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Santa Monica City Council Approves Bonds to Finance Construction of New Downtown Fire Station


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By Niki Cervantes
Staff Writer

May 10, 2018 -- The Santa Monica City Council on Tuesday approved $38 million in bonds to finance construction of a new three-story fire station that more than doubles the size of the existing Downtown facility, which dates back the mid-1950s.

The resolutions adopted authorize the issuance of the bonds, which reach final maturity in 2048, a report to the council said. The “maximum true interest” cost is 5 percent.

Downtown Fire Station rendering
Rendering of Proposed Downtown Santa Monica (Courtesy Rob Wellington Quigley, FAIA)

In all, the fire station project is budgeted for $41.6 million, including a $2.2 million fire training facility in City Yards.

With a completion date of early 2020, the new fire station at 1337 7th Street would replace the existing facility at 1444 7th Street ("Santa Monica Council Approves Construction Contract for New Fire Station Downtown," March 28, 2018).

At 26,720 square feet, the new station is being characterized as state of the art.

Its top floor will feature dorms for up to 20 firefighters, a kitchen, fitness area, men’s and women’s restrooms and a community room.

Passersby will see into the station house through four retractable glass bay doors on the first floor, offering a look at the fire engines and crews inside.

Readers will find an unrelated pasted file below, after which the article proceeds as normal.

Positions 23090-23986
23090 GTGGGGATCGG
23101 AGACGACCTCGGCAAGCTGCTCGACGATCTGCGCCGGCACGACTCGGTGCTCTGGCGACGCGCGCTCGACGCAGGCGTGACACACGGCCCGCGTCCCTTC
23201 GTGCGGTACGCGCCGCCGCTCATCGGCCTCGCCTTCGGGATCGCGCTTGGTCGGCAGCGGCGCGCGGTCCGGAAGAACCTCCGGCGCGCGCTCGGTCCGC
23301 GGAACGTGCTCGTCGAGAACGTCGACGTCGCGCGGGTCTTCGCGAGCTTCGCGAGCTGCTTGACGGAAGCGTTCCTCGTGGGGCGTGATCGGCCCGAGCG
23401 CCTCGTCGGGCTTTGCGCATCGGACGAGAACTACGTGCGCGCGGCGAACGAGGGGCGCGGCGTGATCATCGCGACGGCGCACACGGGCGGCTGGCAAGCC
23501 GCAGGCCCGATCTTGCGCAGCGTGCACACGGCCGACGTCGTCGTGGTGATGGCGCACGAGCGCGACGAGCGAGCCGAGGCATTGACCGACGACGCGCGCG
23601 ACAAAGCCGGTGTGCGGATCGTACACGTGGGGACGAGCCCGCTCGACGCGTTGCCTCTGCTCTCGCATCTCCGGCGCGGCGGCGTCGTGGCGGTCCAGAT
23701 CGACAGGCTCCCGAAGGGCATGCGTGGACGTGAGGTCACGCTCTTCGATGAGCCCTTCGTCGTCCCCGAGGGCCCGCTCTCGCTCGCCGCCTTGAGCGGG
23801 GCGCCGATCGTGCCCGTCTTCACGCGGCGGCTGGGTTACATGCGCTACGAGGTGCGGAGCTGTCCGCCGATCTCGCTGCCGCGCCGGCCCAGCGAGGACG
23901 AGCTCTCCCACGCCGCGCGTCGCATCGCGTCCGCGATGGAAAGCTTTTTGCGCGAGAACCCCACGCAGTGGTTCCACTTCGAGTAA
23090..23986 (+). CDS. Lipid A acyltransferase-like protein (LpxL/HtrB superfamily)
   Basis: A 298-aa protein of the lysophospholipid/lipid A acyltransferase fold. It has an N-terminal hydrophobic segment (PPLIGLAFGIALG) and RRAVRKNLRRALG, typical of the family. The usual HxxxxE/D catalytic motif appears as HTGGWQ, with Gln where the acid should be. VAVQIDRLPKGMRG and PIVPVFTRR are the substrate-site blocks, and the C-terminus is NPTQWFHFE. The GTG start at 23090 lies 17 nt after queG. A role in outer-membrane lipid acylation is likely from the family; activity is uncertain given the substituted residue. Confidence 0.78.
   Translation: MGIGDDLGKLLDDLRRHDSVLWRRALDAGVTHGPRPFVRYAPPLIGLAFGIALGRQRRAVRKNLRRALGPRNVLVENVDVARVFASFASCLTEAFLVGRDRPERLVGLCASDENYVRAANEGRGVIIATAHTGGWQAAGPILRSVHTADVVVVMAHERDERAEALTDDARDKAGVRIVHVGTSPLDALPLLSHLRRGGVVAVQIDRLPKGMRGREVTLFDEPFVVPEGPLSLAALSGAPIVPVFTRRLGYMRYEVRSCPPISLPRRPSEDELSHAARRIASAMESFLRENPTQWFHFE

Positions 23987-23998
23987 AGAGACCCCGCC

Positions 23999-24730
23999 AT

The project is trying to attain a LEED Silver certification.
The existing 11,000-square-foot Fire Station No. 1 is to remain operational throughout construction.

It is home to Engine 1, Engine 6, a 100-foot ladder truck and crew, an air/light/rescue unit and a command vehicle with a battalion chief.

The plan includes digging under a nearby commercial surface parking lot to create 40 additional parking spaces.

A study a decade ago found the station was feeling its age, and contending with a downtown population that had already grown significantly and is expected to continue to do so.

Seismic research also showed the building could buckle in an earthquake.

Officials say modernization is needed for Station 1 to keep up with the demands of its service area downtown and in the northwestern portion of Santa Monica.


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